If you open the configuration menu of your favorite 3D game you will find several image quality configuration options. When we descrease the game image quality we increase the gaming performance. This occurs because there will be less things to be drawn on the screen, thus the graphics chip will have less to do. If you have a less powerfull VGA you can increase its performance by descreasing its image quality.
For newbies, however, the image quality configuration options look like Greek. In this tutorial we will explain the most common image quality related terms found in 3D games.
- Anti-alising: This technique is used to smooth the “tooth saw” aspect of diagonally drawn lines. In 3D games this option can be usually configured at none or disabled, 2x, 4x or 6x (or low, med and high, in some games). The higher the value, the better the image quality, but slower the game will be. Also known as FSAA (Full Screen Anti-Aliasing).
- Bilinear Filtering (interpolation): This filtering technique makes color transitions smoother. For example, if there is a transition between an yellow area to a red area the bilinear filtering will make the junction region of these two areas smoother (will create a color change from yellow to red).
- Trilinear filtering: This filtering presents a smoother transition between colors than bilinear filtering, but makes the game slower.
- Anisotropic filtering: This kind of filtering enhances the quality for images that are not on the conventional plan. To better illustrate this feature, remember Star Wars opening titles. As the letters go to the top of the screen, they become fuzzy and hard to read. Anisotropic filtering is used to get a sharper image and to not become fuzzy like in this example. This filtering can be usually configured as the number of samples used on the filtering process (2x, 4x, 8x, 16x). The highest the number of samples, the sharper the game image will be, but the game will be also slower.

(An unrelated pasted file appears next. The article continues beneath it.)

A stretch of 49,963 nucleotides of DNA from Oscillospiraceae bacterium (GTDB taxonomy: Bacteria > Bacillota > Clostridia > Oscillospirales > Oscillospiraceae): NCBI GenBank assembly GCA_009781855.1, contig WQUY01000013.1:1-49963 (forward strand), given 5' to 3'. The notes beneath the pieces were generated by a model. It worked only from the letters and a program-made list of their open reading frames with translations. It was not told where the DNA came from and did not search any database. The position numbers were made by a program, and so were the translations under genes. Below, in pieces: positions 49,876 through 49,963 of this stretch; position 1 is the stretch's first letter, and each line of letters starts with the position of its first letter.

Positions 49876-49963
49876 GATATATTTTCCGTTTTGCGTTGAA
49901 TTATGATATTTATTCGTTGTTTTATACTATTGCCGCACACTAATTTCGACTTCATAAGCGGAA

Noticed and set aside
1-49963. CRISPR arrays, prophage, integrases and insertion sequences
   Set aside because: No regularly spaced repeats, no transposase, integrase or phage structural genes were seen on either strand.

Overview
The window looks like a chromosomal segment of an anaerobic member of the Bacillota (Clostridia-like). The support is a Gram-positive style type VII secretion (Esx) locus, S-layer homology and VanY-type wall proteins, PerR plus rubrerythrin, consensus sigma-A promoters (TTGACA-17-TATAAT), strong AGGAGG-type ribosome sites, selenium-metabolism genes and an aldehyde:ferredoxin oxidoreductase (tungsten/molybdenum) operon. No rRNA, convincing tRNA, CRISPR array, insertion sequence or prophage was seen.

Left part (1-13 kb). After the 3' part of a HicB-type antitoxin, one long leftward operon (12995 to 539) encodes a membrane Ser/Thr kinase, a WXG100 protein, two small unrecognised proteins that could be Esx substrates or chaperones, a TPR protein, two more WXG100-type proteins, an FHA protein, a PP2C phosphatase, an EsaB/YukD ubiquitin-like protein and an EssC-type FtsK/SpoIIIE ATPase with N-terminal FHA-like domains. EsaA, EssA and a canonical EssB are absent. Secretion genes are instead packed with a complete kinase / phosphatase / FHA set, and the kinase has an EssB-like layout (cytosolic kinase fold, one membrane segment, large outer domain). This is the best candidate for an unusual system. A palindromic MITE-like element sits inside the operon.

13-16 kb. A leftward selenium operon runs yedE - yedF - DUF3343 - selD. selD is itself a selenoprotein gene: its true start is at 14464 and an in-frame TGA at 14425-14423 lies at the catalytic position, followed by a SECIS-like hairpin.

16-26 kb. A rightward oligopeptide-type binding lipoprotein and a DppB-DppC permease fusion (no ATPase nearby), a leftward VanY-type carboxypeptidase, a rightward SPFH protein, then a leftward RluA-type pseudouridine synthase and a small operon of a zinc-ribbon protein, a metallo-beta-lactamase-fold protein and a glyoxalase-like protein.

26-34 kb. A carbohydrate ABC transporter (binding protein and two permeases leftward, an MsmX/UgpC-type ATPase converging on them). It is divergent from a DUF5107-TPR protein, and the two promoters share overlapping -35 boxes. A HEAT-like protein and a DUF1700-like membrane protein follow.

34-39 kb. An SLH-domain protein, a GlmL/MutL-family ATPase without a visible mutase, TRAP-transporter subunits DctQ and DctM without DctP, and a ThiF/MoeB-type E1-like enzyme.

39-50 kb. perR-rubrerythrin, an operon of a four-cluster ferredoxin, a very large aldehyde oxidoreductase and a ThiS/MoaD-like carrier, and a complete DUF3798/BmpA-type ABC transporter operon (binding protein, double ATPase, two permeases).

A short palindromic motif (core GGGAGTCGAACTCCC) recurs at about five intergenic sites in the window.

- MIP Mapping: A filtering method where the original texture is applied again over the object several times using smaller sizes. When the object is distant what sometimes happens is that the texture to be applied is larger than the object itself and the VGA has to “squeeze” the texture to make it fit on the object, creating an annoying visual effect called Moiré noise. With the MIP mapping enabled, a smaller texture – one that fits the object without the need of being “squeezed” – is applied, thus solving the problem. MIP mapping is actually an anti-aliasing technique.
- Z-buffering: Traditionally the video memory stores only the color information for each pixel on the screen. With z-buffering technique implemented, the video memory is also used to store information about the z axis (depth) of the image, thus increasing the rendering speed, since the VGA will know that objects hidden behind another objects don’t need to be drawn. When z-buffering isn’t used, a lot of calculations is needed to set the spacial position of each object on the screen and to know if one object is in front or behind another one.